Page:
Recommended Further Reading:

William Buchan’s Domestic Medicine (1772) – Buchan was an Edinburgh physician and this book was popular in both the UK and the soon-to-be USA

Our Own Snug Fireside: Images of the New England Home 1760-1860 by Jane Nylander (okay, so this one is technically not about Scottish homes of this period, but a lot of the customs were transatlantic and this is a great window into domestic life in this time period)

‘The Edinburgh medicine cabinet and the city high life’, article in The Scotsman newspaper (goes into a lot more detail about the dangerous over-uses of laudanum in the period)

And if you’d like to book tickets to visit The Georgian House, you can do that here. Definitely check their opening times (which have been reduced and changed due to Covid) and they recommend booking in advance! If you fancy coming along on this upcoming Saturday Oct 24th, I’ll be there (hi!) and would love to talk with you more about all things Georgian!

‘Madeira Mondays’ is a series of blog posts exploring 18th century history and historical fiction. Follow the blog for a new post every Monday and thanks for reading!

 

Madeira Mondays: A Visit to a Georgian Parlor

The fire is crackling and you huddle close to it on a cold Edinburgh morning. Next to you, you hear the scratch of a quill pen as your mother writes a letter and the clink of a silver spoon in a cup as your sister makes tea. Perhaps you’ve got a book in your lap – one of the many being published in Edinburgh these days, a city steeped in Enlightenment thinking. Perhaps it’s a riveting historical novel by Walter Scott. Or maybe you’re not reading at all but doing some needlework, or studying one of the globes – the terrestrial one, perhaps, that shows the ever-changing map of the world: when new discoveries are made, they will be papered over the old ones.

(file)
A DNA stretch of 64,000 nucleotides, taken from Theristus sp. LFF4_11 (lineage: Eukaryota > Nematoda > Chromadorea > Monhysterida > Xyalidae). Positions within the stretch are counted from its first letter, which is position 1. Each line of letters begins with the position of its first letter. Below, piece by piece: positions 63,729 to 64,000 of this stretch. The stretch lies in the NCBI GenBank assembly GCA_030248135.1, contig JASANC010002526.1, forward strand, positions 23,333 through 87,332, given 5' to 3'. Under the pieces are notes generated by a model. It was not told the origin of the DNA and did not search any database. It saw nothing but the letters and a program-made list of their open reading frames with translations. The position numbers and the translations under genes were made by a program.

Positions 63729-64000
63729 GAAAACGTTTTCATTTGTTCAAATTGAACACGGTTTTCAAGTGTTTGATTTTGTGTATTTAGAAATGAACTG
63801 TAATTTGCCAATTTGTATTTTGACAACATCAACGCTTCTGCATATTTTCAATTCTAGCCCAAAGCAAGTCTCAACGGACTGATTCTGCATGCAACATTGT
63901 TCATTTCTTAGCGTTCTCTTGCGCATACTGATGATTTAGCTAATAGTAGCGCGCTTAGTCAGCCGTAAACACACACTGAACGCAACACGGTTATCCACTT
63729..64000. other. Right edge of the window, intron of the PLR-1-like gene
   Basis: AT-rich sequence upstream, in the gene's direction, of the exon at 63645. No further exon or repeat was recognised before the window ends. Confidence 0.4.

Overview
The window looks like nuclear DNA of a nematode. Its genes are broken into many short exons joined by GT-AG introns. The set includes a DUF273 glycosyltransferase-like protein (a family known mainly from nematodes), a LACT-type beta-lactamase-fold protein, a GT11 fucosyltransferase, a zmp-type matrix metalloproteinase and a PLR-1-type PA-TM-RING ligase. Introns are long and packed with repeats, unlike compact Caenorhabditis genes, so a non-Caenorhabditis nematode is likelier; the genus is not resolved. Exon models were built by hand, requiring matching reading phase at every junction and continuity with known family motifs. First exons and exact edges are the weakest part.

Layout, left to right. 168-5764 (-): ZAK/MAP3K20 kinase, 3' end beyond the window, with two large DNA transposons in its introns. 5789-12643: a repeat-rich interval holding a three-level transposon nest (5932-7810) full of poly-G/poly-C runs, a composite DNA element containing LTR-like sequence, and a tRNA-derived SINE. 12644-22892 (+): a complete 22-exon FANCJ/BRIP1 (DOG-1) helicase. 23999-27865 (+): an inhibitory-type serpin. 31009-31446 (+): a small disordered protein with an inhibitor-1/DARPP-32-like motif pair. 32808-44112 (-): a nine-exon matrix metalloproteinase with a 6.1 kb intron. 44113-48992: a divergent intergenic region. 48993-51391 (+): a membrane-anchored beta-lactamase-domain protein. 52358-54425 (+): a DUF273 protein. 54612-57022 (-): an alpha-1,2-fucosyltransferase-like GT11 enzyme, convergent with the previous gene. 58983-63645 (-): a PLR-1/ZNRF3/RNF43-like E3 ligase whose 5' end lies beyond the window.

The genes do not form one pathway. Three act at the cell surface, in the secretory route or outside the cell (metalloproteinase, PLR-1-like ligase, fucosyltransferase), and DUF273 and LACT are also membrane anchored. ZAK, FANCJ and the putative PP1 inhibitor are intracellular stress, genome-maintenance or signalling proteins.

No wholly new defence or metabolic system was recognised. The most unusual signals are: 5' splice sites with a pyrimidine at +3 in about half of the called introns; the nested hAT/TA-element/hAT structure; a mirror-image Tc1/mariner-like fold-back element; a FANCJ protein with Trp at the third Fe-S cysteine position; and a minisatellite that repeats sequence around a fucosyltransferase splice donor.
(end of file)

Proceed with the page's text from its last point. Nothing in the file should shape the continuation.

These are the sorts of scenes I like to imagine when I’m volunteering at The Georgian House. I was so delighted to return last week to my volunteer job, as a historical guide at the recreated late-18th century townhouse here in Edinburgh. It was wonderful to be in the house again and, especially, to welcome visitors. As you know from reading this blog, I love chatting with people about daily life in the 18th century  and last week was no different. I had several fascinating conversations with visitors about what sort of pets they might have had in Georgian times, what kind of books they read, and how they drank their tea. People, I think, love to zoom in on these little details – it’s why I love ‘social history’ so much. Learning about dates and about big political movements is, of course, very important – but I usually want to know what people had for breakfast.

A couple of months back, I told you that I’d planned to write a series of blog posts focusing on different rooms within The Georgian House and explaining what they were each used for. I even published the first post: ‘Inside a Georgian Drawing Room.’ Now that the house is opened back up again for visitors, I thought it would be a great time to resume the series and to go room by room, showing you some of my favorite objects in each. I’ll also talk a little bit about what people living and working in an upscale Georgian townhouse would have done in each room.

This week – I wanted to show you the parlor.

The Parlor at The Georgian House in Edinburgh

A parlor is like a family sitting room. It’s a living room, basically, in contrast to the more formal, grand drawing room that I talked about in my other post. This is where the family would relax and pursue hobbies, like in that scene I described above. They might write letters, read books or the newspaper, or have friends over for tea.

Jean-Baptiste Simeon Chardin; A Lady Taking Tea; Hunterian Art Gallery, University of Glasgow

Afternoon tea was a popular activity and there was a lot of ceremony attached to it. It was one of the ‘polite accomplishments’ of young women to be able to blend a good cup of tea (green or black or a mix) for her guests. Tea was taxed in this period (we know all about that in America, right? The colonists weren’t too happy about it! See: the Boston Tea Party. I can definitely do a post on what exactly the ‘Boston Tea Party’ was, and what led up to it, if you’re curious). Since it was so expensive, it was kept under lock and key in caddies or drawers.